Murder on the Orient Express is a buffet, occasionally tasty, supplied by actors offering unlimited servings of ham.
The classic Agatha Christie story is an ideal vehicle for dream cast showboating — a 1903 murder on a Paris-bound train stuck in to Yugoslavia, offering 12 suspects, 12 lavish costumes, 12 outrageous accents, and 12 garish character traits, brandished by actors who perform as if they've been well-compensated and handsomely housed. Happy to be there, happy to be entertaining us.
Kenneth Branagh — he also directs — is genius Belgian detective and person-attached-to-a-mustache Hercule Poirot, Judi Dench as an imperious aristocrat named Countess Dragonbreath (or something), Josh Gad is a tubby sidekick, and Johnny Depp plays a self-obsessed weirdo (not much of a stretch).
Nobody seems to care that Branagh has given the plum role to himself, or lavished so much attention on Poirot, Christie's version of Sherlock Holmes, a likable know-it-all who somehow makes arrogance look good. Poirot has slightly better manners, and (as played by Branagh) a form of OCD — he likes his boiled eggs (and other things) to match precisely.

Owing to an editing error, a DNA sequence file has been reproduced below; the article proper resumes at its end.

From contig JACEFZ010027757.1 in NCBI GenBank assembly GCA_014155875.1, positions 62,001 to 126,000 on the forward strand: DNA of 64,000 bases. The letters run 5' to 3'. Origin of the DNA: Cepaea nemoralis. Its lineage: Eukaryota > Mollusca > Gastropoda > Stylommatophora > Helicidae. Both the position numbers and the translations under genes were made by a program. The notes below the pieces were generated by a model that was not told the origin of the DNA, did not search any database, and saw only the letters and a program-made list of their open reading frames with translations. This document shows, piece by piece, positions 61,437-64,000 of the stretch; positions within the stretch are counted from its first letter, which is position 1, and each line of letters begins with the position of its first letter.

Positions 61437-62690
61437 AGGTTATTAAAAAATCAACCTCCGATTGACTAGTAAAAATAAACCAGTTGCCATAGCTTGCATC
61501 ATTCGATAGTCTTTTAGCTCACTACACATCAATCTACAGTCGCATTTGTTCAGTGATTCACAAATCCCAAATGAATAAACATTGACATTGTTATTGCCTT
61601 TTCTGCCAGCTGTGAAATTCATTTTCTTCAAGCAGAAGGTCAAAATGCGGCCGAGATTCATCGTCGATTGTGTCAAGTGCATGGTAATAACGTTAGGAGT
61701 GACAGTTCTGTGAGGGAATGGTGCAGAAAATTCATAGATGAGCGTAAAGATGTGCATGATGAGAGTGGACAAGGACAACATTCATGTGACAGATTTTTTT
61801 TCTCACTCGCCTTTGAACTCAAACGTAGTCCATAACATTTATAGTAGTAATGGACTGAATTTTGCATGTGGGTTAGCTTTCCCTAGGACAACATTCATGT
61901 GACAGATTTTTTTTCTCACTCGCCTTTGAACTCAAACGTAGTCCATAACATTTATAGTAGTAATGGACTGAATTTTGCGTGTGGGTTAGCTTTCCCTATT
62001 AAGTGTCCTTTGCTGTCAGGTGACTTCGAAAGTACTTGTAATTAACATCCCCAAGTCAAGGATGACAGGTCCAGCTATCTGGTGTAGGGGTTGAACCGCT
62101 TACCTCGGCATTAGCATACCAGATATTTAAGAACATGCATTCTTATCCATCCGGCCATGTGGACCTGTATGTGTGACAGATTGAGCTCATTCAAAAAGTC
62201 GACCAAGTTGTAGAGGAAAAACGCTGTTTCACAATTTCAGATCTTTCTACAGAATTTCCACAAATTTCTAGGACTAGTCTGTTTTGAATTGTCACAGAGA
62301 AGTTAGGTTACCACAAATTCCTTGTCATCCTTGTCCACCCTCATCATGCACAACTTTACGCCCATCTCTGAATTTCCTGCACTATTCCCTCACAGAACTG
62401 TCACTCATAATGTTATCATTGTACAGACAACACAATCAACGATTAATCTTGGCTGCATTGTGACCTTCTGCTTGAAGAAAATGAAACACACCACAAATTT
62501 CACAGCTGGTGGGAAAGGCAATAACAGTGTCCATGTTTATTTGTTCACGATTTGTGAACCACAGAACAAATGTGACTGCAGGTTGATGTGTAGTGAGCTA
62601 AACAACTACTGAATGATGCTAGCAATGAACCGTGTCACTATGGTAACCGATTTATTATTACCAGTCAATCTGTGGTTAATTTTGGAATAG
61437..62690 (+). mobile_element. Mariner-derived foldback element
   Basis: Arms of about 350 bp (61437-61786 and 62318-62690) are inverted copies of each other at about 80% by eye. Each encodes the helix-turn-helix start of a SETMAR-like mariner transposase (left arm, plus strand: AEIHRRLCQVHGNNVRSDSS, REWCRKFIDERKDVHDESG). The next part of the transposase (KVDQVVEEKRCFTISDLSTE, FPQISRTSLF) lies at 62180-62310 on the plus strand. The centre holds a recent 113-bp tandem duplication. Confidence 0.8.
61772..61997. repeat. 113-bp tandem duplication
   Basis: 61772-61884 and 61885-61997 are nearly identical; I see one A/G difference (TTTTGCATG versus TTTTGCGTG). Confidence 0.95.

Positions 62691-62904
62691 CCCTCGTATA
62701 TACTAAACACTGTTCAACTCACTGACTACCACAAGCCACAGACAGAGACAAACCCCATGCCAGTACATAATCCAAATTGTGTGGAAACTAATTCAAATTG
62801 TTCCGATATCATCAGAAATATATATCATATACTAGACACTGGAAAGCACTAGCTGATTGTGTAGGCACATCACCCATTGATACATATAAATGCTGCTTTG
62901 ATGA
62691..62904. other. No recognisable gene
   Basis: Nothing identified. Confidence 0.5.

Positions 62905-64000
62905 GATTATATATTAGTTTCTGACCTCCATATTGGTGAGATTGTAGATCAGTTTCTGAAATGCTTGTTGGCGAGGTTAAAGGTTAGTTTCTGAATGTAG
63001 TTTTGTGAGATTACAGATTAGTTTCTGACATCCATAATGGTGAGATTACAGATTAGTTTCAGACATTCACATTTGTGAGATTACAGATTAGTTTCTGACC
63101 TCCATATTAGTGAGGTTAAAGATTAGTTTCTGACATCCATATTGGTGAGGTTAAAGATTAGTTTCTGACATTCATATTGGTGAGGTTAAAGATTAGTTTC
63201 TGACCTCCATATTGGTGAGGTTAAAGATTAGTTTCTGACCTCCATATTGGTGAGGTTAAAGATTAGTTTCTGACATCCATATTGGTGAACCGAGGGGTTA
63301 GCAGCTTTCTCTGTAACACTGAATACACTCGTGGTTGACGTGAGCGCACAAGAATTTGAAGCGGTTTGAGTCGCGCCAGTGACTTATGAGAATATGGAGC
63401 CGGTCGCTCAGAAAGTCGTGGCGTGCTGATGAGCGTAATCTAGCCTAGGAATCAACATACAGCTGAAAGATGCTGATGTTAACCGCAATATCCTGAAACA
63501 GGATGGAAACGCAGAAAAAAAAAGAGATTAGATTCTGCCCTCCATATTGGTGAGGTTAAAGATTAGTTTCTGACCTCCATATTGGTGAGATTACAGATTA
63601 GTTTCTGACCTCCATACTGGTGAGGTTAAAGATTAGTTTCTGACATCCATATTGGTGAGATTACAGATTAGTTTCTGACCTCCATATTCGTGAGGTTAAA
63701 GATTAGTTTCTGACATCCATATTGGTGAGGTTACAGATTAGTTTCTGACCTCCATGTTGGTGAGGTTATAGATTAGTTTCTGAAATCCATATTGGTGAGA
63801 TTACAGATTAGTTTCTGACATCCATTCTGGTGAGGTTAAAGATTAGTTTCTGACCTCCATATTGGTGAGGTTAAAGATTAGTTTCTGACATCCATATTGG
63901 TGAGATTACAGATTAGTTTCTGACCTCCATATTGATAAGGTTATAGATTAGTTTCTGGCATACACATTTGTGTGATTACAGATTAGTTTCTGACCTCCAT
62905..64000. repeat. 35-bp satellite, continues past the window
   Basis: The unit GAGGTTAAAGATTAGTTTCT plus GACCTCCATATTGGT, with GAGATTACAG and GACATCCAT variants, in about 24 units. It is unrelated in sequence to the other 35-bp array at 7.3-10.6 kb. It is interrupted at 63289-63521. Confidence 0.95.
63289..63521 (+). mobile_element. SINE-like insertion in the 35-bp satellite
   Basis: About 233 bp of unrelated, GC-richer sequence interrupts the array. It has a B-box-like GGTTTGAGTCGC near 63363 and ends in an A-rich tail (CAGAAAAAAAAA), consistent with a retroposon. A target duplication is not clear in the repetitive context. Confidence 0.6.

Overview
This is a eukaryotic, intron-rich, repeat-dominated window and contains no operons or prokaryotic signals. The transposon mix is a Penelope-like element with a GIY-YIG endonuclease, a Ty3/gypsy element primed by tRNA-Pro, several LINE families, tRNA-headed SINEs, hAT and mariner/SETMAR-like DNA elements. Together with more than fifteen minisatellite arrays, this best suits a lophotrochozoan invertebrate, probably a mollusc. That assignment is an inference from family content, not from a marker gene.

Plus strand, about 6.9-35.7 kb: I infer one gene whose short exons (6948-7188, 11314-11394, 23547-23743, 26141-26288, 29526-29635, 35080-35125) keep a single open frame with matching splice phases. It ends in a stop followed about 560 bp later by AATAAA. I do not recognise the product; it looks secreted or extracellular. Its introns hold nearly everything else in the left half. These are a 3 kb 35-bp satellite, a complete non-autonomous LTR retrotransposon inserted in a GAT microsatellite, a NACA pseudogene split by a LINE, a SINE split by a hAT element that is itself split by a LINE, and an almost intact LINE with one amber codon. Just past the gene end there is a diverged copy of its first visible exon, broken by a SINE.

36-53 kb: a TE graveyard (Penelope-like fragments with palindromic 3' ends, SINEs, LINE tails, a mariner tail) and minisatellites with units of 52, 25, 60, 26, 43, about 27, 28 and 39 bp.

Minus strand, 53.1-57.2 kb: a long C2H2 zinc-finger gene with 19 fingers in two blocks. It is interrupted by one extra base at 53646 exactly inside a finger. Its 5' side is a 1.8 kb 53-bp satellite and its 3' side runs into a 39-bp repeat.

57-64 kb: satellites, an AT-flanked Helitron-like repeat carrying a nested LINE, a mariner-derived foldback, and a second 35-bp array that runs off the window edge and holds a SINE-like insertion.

Asymmetry gets under his skin, and this eye for slightly-out-of-place detail makes him a good detective, as we see during Poirot's scene-stealing entrance at Jerusalem's Wailing Wall, where he solves a crime and deploys his walking stick in a way that proves he is several chess moves ahead of the culprit, and the crowed.
The titular crime is a harder nut to crack. It occurs under Poirot's very nose, yet the deed proves very difficult to solve — due not to a deficit of suspects, but a surplus. Everybody seems to have a motive, and everybody — including governess Daisy Ridley, creepy German Willem Dafoe, husband-hunting divorcee Michelle Pfeiffer — seems to have an alibi. Poirot's high opinion of himself is tested — he's accustomed to knowing more than everybody else, and here the situation is reversed.
The plot sticks to Christie's original — Poirot eventually deduces that a great many of the passengers have some connection to a sensational murder that occurred some months earlier in the U.S. (Christie modeled this crime-within-a-crime on the Lindbergh kidnapping). Yet the more he learns, the more clouded a solution becomes.
Branagh the actor finds a nice balance between Poirot's colorful flourishes and his moral seriousness. Branagh the director gives the movie the same balance, and wants the audience to have as much fun as the actors, which is true more often than not.
He also leaves Christie's famous ending more or less intact. That makes sense — at this point, why take another stab at it?